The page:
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GUYANA | Court rules: Ram signing bonus case procedurally flawed

  • Written by Wiredja news source - Chronicle
  • Published in Justice
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Chartered accountant and political commentator, Christopher Ram Chartered accountant and political commentator, Christopher Ram
GEORGETOWN,  January 16, 2018 - Chief Justice Roxanne George-Wiltshire, on Monday ruled as flawed, an application by head of the Transparency Institute of Guyana Inc (TIGI), Troy Thomas for the High Court to order Minister of Finance Winston Jordan to immediately deposit the US$18 million signing bonus into the Consolidated Fund.

When the matter was called on Monday, Justice George-Wiltshire said the application was procedurally flawed and told Thomas’ lawyer, Christopher Ram, to withdraw it or she would strike it out. The state was represented by the Attorney General Chambers.

The application which was filed by Ram was seeking, among other things, an order from the court directing that Jordan account for the bonus in the amended estimates of revenues of the public sector for the years 2017 and 2018, the Stabroek News had reported. He also argued, according to the newspaper, that failure to do so is a violation of the Constitution and the Fiscal Management and Accountability Act (FMAA).

President David Granger had made it clear that his administration acted legitimately by accepting the US$18M signing bonus from U.S. oil giant, ExxonMobil, and placing same into an escrow account at the Bank of Guyana. He told reporters that the money was received to address national security matters. “I am the head of government, I am responsible, I am aware of it and it is a legitimate Government of Guyana exercise and I am aware that it is Bank of Guyana in Escrow; once it is an Escrow account, it means that it cannot be used for purposes for which it is not intended,” he said in response to questions on the issue.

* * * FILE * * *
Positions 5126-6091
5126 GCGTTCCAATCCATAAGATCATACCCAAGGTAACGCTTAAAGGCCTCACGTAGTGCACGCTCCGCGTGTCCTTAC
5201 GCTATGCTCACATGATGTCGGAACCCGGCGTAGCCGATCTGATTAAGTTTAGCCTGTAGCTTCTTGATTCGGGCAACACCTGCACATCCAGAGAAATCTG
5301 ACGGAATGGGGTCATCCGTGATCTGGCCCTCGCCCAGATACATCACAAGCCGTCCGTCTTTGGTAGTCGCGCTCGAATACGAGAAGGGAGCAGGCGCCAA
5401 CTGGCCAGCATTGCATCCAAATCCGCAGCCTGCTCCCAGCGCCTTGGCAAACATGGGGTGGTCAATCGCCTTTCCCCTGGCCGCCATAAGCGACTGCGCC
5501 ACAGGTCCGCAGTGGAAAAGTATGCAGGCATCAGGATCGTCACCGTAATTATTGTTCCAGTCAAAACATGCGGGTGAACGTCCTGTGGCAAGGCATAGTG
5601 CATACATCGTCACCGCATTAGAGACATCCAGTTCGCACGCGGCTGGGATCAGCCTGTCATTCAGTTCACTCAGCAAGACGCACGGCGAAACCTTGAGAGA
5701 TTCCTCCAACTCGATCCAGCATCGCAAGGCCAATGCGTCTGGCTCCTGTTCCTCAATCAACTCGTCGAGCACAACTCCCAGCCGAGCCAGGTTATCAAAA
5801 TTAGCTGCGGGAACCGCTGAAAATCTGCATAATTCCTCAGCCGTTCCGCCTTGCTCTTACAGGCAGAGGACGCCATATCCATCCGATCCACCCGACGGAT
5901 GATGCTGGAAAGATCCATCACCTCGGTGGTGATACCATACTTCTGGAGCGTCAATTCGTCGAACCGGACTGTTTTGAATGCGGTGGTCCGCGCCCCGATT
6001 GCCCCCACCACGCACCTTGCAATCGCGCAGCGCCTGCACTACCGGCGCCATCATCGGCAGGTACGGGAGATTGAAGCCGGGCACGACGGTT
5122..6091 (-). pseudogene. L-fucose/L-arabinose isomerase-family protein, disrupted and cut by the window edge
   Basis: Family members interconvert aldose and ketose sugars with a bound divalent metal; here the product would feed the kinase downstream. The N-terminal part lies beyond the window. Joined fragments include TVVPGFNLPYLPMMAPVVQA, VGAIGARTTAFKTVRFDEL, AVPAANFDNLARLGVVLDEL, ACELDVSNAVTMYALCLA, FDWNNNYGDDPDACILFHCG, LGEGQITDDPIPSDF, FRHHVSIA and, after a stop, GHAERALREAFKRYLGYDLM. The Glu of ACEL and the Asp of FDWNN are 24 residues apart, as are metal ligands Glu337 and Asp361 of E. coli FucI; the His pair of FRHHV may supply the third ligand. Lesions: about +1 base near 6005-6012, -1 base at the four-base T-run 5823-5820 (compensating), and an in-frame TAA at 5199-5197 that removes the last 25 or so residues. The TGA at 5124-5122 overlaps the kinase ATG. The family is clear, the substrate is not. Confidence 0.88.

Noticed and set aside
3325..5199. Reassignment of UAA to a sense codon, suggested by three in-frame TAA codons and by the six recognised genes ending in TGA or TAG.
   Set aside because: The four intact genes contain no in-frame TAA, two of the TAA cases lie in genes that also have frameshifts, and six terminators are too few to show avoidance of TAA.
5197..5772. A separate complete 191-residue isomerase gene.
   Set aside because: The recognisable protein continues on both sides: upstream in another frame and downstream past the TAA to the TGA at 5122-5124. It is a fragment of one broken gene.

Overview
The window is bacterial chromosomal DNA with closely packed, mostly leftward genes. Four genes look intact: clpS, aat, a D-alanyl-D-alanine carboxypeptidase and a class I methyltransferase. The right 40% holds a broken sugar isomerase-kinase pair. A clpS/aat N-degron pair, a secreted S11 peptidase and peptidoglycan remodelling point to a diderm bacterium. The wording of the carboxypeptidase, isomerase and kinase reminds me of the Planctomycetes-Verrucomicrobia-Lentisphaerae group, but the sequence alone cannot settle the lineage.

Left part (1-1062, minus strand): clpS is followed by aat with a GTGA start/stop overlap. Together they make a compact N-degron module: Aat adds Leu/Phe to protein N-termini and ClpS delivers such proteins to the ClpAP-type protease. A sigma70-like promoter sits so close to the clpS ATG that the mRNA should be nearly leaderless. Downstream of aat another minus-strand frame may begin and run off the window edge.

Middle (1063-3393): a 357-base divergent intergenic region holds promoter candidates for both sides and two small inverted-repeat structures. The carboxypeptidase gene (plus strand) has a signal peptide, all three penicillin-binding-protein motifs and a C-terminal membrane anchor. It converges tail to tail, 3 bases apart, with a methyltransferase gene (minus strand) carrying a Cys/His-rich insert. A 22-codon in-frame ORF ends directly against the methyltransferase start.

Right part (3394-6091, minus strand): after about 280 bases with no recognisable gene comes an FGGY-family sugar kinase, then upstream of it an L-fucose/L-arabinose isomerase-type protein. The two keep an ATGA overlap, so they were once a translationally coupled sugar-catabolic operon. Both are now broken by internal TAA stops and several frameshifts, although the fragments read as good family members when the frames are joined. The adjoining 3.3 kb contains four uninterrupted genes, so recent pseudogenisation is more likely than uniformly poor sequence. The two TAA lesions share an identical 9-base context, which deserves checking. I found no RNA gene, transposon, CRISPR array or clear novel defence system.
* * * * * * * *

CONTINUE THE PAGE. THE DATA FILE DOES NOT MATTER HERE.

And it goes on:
The President maintained that there was nothing wrong or illegal done, stressing that “It is a legitimate Government of Guyana practice and the money has not been dishonestly acquired and has not been used for purposes for which it is not intended.” He explained that the money was received at a time he believes that was necessary, given “some national security implications.” “It is a legitimate exercise, it is to be used for certain matters which we perceive to be of national security interest and [at] that point in time it was the thing to do, so that we can have access in the event of a national security emergency,” he said.

Minister of Foreign Affairs, Carl Greenidge, had also told the National Assembly that it was a “very real risk” of the US$18M signing bonus being ventilated in the public to Venezuela’s advantage in the border controversy. This is even as the country anxiously awaits the United Nations Secretary General’s commitment to refer the matter to the International Court of Justice (ICJ).

He said if the opposing party, in this case Venezuela, is made aware of subjects such as how much money is devoted to the process and the battery of lawyers recruited, that country can structure it’s strategy “to make life difficult” for Guyana. “It is a very real risk,” he told reporters, noting that “it does involve problems”.

Greenidge said the Government expected that the matter’s sensitivity would have been kept on the back burner but according to him, the main “parameters” of Guyana’s case has been spelt out to the public. He said people are worried, adding that an Opposition Member of Parliament suggested to him Thursday that another US$2M is hidden somewhere, as he explained the laxity in which the matter is being treated. Greenidge said Guyana is in the process of trying to attract businesses to these shores, but he decried the manner in which companies such as the multi-national entities are being treated by sections of the media.

  • Countries: Guyana

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